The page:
|In the national inventory|
Practitioners and people who know the tradition well
The Jukola Relay is the world’s largest annual orienteering event. It has long traditions, as the first relay was organised in 1949. Over the decades, hundreds of thousands of Finns and international orienteering enthusiasts have taken part in the event.
The participants include teams consisting of top professionals, active competitors, hobbyists, fitness enthusiasts and, more and more often, some with no orienteering background at all. These days, the event attracts around 18,000 participants (1,400 women’s Venla teams and 1,800 Jukola teams). In August, a separate Nuorten Jukola orienteering event for young people is held. It has seven legs and there are about 200 teams participating.
The competition location changes every year and, over the decades, Jukola Relay has touched many Finns all around the country. The local sports clubs are in charge of organising the relay. Nowadays, the work of around 1,500 to 2,000 volunteers is needed in order to set up the event. Several hundred volunteers from out-of-town also take part in the event. They may not be actively involved in orienteering, but they want to experience the Jukola Relay as volunteers, time after time. Jukola Relay has established its spot as a popular TV and radio broadcast, live broadcasts are transmitted throughout the entire event.
The right to hold the event is granted by Kaukametsäläiset ry, which was established in 1948 with the idea of implementing an orienteering relay for seven men. The model for this was the 10-leg Tiomila relay that had been held in Sweden since 1945. Jukola Relay, Jukolan viesti, was quickly selected as the event’s name, as it was felt that it gave it its own, unique contribution to the growing competition activities.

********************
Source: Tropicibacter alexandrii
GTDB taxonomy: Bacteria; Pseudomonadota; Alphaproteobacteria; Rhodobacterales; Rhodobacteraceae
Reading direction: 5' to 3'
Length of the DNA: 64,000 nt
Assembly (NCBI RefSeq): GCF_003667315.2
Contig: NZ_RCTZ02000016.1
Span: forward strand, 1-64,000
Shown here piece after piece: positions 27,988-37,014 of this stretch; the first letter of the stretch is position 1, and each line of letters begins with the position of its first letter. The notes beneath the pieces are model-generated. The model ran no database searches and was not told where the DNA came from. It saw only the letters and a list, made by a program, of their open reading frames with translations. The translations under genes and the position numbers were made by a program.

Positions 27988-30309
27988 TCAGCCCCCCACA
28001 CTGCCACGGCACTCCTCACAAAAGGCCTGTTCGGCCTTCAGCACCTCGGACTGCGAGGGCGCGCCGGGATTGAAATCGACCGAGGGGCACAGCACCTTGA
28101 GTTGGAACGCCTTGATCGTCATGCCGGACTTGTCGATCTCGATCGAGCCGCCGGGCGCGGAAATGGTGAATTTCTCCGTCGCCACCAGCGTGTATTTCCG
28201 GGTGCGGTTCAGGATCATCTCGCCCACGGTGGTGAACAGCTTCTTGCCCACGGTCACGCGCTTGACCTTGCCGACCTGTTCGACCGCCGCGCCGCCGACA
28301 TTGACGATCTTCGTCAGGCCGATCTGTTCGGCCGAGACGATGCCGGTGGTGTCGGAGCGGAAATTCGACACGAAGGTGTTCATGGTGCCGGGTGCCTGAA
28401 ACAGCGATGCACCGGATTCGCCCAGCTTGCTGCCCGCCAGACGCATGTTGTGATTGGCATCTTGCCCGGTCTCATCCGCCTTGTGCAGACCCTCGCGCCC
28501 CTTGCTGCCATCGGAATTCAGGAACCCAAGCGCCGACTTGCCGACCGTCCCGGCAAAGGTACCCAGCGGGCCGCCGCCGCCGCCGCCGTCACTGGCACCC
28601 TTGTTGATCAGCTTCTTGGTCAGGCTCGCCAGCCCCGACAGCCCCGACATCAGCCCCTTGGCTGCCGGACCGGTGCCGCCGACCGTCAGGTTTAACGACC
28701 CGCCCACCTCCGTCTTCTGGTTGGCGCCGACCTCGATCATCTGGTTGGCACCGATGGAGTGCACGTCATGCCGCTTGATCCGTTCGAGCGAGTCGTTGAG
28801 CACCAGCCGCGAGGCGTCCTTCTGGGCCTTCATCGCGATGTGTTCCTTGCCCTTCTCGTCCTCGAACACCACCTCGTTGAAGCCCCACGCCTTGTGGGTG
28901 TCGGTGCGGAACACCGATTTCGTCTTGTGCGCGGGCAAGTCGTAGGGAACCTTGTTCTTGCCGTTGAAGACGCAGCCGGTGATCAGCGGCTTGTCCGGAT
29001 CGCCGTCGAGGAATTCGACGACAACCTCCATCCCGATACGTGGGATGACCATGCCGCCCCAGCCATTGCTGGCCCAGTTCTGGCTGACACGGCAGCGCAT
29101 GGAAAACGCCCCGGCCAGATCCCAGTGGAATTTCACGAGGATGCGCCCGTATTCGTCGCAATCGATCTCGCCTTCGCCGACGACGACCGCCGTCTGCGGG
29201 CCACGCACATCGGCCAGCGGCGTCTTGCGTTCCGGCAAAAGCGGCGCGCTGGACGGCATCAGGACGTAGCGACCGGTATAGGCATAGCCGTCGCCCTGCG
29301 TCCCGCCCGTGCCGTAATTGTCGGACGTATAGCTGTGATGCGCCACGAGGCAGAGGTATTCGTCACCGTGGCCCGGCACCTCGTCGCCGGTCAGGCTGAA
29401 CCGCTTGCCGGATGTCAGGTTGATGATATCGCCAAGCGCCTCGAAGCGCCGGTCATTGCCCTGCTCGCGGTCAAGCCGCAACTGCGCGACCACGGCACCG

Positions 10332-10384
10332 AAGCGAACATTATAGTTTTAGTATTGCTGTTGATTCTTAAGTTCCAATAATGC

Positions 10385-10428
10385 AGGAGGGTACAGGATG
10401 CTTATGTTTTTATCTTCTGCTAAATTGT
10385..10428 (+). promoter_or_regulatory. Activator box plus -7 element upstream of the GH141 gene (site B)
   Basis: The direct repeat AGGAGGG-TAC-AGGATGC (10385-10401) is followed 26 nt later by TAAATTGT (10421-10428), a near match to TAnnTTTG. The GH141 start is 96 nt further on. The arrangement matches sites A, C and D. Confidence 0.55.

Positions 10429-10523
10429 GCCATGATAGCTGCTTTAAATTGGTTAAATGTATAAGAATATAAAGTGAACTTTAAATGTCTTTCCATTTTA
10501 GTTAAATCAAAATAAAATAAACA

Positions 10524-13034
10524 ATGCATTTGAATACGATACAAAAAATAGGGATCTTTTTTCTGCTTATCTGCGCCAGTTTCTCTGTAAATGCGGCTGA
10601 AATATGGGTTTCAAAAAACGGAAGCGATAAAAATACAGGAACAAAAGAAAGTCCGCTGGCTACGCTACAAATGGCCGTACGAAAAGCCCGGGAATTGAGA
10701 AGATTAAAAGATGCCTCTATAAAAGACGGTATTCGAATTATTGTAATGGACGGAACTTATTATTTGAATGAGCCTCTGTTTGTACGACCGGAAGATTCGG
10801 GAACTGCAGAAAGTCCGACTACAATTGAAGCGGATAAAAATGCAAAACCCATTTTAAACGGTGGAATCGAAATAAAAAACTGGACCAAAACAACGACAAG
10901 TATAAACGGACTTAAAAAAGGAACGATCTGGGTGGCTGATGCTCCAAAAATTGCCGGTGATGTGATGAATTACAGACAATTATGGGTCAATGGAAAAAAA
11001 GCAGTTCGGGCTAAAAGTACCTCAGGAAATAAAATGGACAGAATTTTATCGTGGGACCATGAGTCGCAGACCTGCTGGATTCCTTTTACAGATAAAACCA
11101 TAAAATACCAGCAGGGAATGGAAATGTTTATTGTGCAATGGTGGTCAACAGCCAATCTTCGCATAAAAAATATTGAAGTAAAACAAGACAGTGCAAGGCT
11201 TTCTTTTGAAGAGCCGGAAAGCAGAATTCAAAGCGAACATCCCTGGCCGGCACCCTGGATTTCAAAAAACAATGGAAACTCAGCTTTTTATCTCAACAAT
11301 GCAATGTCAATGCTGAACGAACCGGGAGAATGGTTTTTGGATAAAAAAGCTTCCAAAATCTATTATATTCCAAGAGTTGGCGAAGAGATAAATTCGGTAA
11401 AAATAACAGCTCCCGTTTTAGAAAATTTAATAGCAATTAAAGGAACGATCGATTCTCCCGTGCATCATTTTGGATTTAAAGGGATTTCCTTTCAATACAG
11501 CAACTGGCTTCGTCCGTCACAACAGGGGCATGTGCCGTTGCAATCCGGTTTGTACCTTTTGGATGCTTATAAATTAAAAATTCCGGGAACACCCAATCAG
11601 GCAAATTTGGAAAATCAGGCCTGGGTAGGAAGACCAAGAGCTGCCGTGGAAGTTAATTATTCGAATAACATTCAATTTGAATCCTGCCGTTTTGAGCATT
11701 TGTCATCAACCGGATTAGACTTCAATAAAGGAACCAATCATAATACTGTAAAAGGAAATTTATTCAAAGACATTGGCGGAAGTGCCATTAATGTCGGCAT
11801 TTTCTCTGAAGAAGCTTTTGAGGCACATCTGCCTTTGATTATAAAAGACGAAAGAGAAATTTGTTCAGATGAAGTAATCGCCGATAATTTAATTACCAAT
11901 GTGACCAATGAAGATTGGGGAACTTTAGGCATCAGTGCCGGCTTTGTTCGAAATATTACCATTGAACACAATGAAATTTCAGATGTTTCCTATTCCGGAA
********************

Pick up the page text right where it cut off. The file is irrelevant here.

Jukola is organised by different sports associations every year. The Finnish Orienteering Federation has competition rules and it supervises compliance with them. The federation was established in 1935 as a committee of the Finnish Amateur Athletic Association and became independent in 1945. At first, the federation was called Suomen Suunnistamisliitto in Finnish, and its current name, Suomen Suunnistusliitto, was established in 1959.
Practising of the tradition
Orienteering is practised and done in many different ways. When moving around in the wild, a map and a compass are needed, for example when picking berries or mushrooms or during hiking trips on the fells in Lapland. As a form of sport, orienteering gets around 50,000–60,000 people up and moving every year in Finland and it is calculated that there are over half a million participants annually in different orienteering events on all levels ranging from professionals to hobbyists.
According to the register of the Finnish Orienteering Federation, just under 12,000 people had claimed a competing licence for orienteering in 2016. The number of people who have claimed a licence has decreased by a few thousand over the last ten years. In addition to the rising average age of the competitors, this decrease can be explained by the fact that many competition actives nowadays mostly take part in hobby orienteering and Jukola Relay, which do not require a licence. In 2016, there were a total of 3,900 hobby orienteering events in Finland, with 413,000 participants.